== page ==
A sweet combination of runaway string solos, humble lyrics and southern-fried harmonisations make The Infamous Stringdusters’ latest album, ‘Laws of Gravity’, a definitive can’t-miss.
The 13-track album is an evolution from the band’s prior six albums, the first of which (‘Sugar Hill’) received three awards from the International Bluegrass Music Association in 2007. Calling themselves “the very model of a major modern bluegrass band,” the Stringdusters pull from a number of other genres – indie, rock, and even a little R&B – for their own special blend of bluegrass.
The first song, ‘Freedom’, is an immediate springboard into a pool of string instruments customary to bluegrass: banjo, fiddle, guitar, dobro and upright bass. The vocal harmonising elicits the feeling of driving with the windows down, down the American South’s winding highways.
‘Gravity’, the titular single, takes a left turn into the indie territory also associated with the band’s eclectic work. The fiddle moves a little more to the forefront, meshing gracefully with the lilting, heartsick romance in the words (“What could go wrong / If you hold on / Hold on to me”).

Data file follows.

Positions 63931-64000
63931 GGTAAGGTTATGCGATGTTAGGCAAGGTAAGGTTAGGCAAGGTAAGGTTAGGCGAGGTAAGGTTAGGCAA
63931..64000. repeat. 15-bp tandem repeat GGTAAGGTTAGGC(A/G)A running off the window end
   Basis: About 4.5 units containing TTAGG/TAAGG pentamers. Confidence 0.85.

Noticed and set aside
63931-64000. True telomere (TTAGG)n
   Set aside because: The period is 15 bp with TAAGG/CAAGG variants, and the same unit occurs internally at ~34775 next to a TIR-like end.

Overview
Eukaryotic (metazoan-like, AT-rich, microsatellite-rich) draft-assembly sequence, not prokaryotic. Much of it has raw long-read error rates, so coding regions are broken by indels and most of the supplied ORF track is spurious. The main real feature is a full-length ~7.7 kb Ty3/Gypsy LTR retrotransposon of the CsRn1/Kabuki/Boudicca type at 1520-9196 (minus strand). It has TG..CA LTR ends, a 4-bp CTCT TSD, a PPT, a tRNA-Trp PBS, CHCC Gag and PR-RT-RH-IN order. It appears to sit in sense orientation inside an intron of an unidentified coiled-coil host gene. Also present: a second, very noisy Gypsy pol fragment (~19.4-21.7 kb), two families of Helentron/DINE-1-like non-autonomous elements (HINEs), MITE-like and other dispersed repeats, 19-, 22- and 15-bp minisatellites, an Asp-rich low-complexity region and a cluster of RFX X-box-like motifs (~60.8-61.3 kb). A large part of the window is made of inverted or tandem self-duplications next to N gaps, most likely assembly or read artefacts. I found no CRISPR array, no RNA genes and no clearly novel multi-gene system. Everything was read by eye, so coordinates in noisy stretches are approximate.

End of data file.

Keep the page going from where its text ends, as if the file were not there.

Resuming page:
[soundcloud url=”https://api.soundcloud.com/tracks/293463092″ params=”color=ff5500&auto_play=false&hide_related=false&show_comments=true&show_user=true&show_reposts=false” width=”100%” height=”166″ iframe=”true” /]
Intermingled with storytelling lyrics, ‘Laws of Gravity’ is peppered throughout with Stringdusters’ solos, characteristic of prior albums. The musicians’ meandering strings are exemplified in the one instrumental track, ‘Sirens’, although some of the resonance from the rest of ‘Gravity’ is lost with the lack of vocal power.
Most of the tracks exhibit startling finger-picking speeds that showcase both Berklee-trained talent and a simple, down-home touch. But it’s tracks such as ‘This Ol’ Building’, ‘Soul Searching’, and ‘Back Home’, with their taste of molasses in the slower pace and heavier feel, that leave a lasting impression.
One of the most powerful songs, ‘Maxwell’, starts down a dark road. The highs and lows pull you down from inside your belly, and the whining fiddle scratches at the back of your mind as the rest of the band brings you back to the sombre story spelled out in the plaintive narrative (“Lonely child left alone/ Mother dead and his father gone/ Maxwell, my boy, what will be your fate?”).
Overall, the album is a warm, emotive experience that calls to be left on repeat long into the evening.
‘Laws of Gravity’ is out now on Compass Records.